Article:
The next step is to make sure your child is getting enough sleep. Most 6-12 year old children need 10 – 11 hours of sleep each night. In addition, most children take around 15 minutes to fall asleep. When these two facts are combined, it is easy to see that 6-12 year olds need roughly 11 hours in bed each night. To determine an appropriate bedtime, simply subtract 11 hours from the time the child needs to get up in the morning for school. If morning wakeup time is 7 a.m., the appropriate bedtime is 8 p.m. Children who start their day at 6 a.m. should go to bed at 7 p.m. This practice will provide an opportunity for your child to obtain an adequate amount of sleep each night.

If your child continues to experience excessive daytime sleepiness despite an appropriate sleep environment and an adequate amount of sleep, the next step is to consider that your child might have a sleep problem. Here are two additional sleep problems that can exist during childhood:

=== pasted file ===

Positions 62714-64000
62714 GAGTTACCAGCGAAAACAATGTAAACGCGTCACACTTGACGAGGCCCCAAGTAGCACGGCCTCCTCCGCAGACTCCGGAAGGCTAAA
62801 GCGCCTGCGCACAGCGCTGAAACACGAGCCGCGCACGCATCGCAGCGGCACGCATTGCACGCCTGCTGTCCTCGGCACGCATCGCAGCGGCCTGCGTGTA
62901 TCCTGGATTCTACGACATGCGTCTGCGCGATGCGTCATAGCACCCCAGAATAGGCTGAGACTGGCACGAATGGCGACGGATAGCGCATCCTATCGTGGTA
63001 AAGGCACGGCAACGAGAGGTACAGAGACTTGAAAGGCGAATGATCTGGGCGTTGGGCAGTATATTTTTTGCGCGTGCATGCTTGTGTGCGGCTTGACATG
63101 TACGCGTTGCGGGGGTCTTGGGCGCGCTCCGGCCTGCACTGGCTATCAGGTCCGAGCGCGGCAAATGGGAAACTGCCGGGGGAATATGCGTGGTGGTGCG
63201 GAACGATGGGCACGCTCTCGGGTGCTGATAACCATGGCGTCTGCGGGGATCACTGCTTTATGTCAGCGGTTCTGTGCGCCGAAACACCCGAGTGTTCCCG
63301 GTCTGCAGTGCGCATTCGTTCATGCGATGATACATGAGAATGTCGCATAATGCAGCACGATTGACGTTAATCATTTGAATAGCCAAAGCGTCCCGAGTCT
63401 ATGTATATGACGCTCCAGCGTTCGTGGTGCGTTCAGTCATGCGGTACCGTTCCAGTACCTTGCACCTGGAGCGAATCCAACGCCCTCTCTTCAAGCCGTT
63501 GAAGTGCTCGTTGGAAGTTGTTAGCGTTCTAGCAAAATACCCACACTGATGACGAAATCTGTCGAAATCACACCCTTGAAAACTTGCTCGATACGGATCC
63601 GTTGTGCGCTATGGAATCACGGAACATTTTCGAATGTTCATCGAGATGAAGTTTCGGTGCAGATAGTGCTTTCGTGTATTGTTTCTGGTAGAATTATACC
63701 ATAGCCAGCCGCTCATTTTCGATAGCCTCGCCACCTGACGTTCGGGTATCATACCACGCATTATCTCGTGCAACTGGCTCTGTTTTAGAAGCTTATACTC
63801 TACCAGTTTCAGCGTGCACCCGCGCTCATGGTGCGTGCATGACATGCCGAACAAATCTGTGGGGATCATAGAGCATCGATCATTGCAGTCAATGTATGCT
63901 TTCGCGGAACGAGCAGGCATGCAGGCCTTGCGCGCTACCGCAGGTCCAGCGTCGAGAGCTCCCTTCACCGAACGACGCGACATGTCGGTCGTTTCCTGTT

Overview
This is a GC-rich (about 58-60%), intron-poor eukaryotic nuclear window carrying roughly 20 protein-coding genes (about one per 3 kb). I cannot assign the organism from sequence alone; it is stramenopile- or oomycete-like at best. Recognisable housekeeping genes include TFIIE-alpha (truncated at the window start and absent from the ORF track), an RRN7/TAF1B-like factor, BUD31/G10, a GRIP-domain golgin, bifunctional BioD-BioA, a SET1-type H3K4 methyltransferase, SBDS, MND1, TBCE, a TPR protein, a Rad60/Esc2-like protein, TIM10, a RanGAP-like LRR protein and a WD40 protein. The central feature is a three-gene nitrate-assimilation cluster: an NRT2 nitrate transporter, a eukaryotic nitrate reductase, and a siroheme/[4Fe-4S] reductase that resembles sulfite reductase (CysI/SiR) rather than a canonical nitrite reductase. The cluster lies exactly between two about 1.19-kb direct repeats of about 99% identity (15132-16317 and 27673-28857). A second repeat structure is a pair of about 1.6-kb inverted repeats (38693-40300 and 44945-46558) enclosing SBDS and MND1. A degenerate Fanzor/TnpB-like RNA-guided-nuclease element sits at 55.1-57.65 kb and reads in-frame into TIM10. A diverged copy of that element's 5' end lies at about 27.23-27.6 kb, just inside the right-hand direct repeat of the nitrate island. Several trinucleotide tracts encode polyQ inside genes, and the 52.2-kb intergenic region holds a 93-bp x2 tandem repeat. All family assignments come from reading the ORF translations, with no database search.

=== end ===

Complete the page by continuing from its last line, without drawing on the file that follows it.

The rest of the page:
Obstructive Sleep Apnea

This sleep disorder causes a person to stop breathing temporarily during sleep. One common cause of obstructive sleep apnea is enlarged tonsils or adenoids (tissues located in the passage that connects the nose and throat).  Children with obstructive sleep apnea might snore, have difficulty breathing, have pauses in their breathing, gasp and sweat heavily during sleep.  Because it disrupts sleep, someone with sleep apnea may feel extremely sleepy or irritable during the day.  Obstructive sleep apnea has also been linked with elevated blood pressure, concentration problems, learning difficulties and behavior problems mimicking ADHD.